January 17th to February 14th 2016
This Recent News encompasses a bunch of flying days. Not that it was intended but several factors intervened which left me either with no spare time or not really feeling up to begin tapping the keys. My first duty was to either prepare accounts or attend to flying timesheets and the fees payable. So I did those tasks.
With regard to the flying, we now operate some flying accounts which are quite good but it would be ideal if these show a bulk payment every now and then topped up when required. These accounts arose from the need to reconcile one member’s flying costs against monies earlier advanced. It was a simple structure but has now evolved to the extent that the accounts now show the credit total, flying fees, payments made and then further monies paid in, giving a running display of what has happened. The advent of Eftpos payments has altered the “pay on the day” practice that we have had for many years. I’d introduced the Flight Log to keep accurate track of flying fees/payments and it also acts as a receipt. An unintended consequence was that pilots began to wait until it was out before making payment. There were also odd amounts being paid or none at all and this caused me a lot of concern in keeping track of the situation. Peter Williams brought his genius to the fore and these accounts go very well indeed, in showing the current position. Not only that, the Flying Sheet is now a live document in that the fees calculate through for towplane and glider. I then show a summary of aircraft hours, flights made and what sort of flying has been done which hopefully is of help to the CFI and Peter Williams with information that needs to be supplied to GNZ/CAA. Flying Sheets at their worst, look like a dog’s breakfast. Latterly they have been much better. I can though, only proceed on the information supplied. Tow heights, full names, glider times are critical. Tow pilots could start using a knee pad to record tow heights and instructors should ensure that someone is detailed to look after the Timesheet, the Temporary Members Book and any relevant detail.
Then get the Time Sheet to me.
Goodness me, that might just about do but I’d better say something about the flying.
Let’s start with January 22nd which Will Hopkirk had all to himself. A 30m flight then a 15m flight in which he turned the wrong way, made a better job of finding sink than he did lift. Tim did the towing then went off on a farm inspection by air.
On the 24th there were no fewer than seven trial flights. A short flight for John Spence and a tour out over the Pouakais by Les Sharp in the PW5. Then an “out-landing” at Norfolk. The tow plane went over to tow him out. Matt Connor on hand to run the wing and watch the ensemble chug away.
Les tells of his flight:
After doing 7 tows from the start of flying I noticed a familiar person arrive and start looking around. This was Stu Watson who is a fellow volunteer at the local Hospice Warehouse. As WZ was sitting idle, I suggested to him that I could take him for a flight. He took the opportunity and although it was basically a sled ride from when we released from the tow, he enjoyed it immensely.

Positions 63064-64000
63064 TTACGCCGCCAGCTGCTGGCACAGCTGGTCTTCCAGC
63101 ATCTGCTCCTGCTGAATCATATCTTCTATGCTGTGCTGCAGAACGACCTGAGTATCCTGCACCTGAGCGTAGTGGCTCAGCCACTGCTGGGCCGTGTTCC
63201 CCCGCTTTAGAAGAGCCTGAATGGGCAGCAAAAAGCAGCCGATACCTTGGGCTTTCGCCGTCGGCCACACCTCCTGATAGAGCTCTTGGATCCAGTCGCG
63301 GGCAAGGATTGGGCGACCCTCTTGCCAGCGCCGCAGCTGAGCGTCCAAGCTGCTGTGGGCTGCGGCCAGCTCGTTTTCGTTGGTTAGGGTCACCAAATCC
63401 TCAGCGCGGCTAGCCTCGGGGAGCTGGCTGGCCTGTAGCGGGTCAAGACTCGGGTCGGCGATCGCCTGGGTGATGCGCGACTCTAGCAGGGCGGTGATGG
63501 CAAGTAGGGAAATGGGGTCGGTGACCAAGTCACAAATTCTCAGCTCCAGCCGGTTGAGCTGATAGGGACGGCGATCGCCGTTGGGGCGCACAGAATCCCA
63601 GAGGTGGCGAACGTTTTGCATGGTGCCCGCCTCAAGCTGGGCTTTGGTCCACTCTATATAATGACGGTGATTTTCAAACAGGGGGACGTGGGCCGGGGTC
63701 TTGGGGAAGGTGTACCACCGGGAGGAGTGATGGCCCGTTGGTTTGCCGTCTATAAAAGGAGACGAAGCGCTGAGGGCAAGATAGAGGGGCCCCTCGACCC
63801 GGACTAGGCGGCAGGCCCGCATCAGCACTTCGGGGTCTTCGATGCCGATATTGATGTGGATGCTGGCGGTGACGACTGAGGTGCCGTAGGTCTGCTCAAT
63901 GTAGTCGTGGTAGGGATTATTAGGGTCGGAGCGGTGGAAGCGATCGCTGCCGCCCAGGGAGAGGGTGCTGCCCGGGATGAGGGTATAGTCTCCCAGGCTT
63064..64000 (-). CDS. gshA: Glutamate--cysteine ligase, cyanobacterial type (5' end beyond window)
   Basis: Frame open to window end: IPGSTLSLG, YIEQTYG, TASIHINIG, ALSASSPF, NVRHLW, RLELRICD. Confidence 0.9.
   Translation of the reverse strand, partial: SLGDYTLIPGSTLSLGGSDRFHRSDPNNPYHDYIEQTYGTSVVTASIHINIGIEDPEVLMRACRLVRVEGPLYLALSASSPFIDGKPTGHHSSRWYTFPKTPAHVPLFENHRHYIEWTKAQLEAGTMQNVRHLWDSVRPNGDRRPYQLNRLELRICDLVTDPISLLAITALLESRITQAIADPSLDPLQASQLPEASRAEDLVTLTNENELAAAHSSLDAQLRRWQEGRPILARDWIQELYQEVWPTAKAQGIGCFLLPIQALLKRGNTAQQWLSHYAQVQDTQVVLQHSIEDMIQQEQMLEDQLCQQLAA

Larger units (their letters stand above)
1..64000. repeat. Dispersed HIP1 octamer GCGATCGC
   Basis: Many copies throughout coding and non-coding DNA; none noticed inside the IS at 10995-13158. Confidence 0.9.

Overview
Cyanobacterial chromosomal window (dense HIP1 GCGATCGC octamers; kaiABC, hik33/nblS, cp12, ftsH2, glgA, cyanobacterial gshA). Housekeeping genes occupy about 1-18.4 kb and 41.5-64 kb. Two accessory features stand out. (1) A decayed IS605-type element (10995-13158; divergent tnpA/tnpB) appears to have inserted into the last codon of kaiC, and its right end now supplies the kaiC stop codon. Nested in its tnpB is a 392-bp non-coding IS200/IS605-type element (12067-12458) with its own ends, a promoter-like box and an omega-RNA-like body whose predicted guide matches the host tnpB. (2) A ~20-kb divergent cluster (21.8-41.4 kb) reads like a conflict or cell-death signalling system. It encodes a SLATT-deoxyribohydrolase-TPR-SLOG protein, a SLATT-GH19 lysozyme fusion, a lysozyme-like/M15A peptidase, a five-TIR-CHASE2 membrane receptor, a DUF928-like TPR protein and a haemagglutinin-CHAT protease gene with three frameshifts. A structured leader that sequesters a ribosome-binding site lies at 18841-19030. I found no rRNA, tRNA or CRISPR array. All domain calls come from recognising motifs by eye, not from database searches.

As TE was now idle, I took a tow to 5000’ over the national park under the convergence, gained 500’ quite quickly and all seemed happy. As we know, gliding can, and does, provide little surprises and the sink was also evident and soon annihilated my initial gain, however I managed to climb to cloud-base then moved out beyond the northern edge where I found lift up the face of the cloud (no doubt it was better inside the cloud, but TE doesn’t come with a gyro instrument and the granite portion of cumulus granitus [cloud with rock in the middle] was in close proximity). Eventually I made it to 6900’ although 6500’ was the top of most climbs. After playing there for a while I decided to explore what might be happening around the north of Mt Taranaki. I lost about 1000’ getting there, but that wasn’t a problem because “there should be lift there somewhere”. There was a promising looking cloud against the mountain, but the outer edge showed no sign of lift and there wasn’t enough movement to indicate which way the wind was blowing, so I chose to fly under a cloud that was not far away over the Ahukawakawa Swamp. The vario just kept pointing to the earth below. Although I hadn’t been there for a while, I had spent quite a bit of time soaring around the area when we operated from German Hill and I felt that I was now a bit low to try a direct track back towards Stratford, so I headed around the west side of Pouakai peak at about 5200’. Looking for some sign as to what the wind might be doing, in all the visible tract of farmland, there wasn’t a single fire (smoke) visible. A bit of lift on one face of Pouakai peak proved too small to try and work without getting too close to the terrain. By now a land-out was definitely a possibility. Tracking along the face of the Pouakai Range there were some rolls of cloud out in front but these didn’t provide more than a slight flicker on the vario. I was much closer to Norfolk Road and so that was the safe option. I arrived there about 500’ above circuit height and did find a weak thermal over the truck dismantlers yard at Rugby Rd, but was only maintaining altitude for a couple of turns, so I set up a circuit and landed. A few minutes after landing, Mathew Connor drove in. He assisted me to push the glider back to the fence, and we established from the farm worker that Kevin was away for the weekend. The Eurofox arrived, Mathew hooked the rope on and ran the wing (thanks Mathew for driving in at the right time) and the tow back towards Stratford was much appreciated.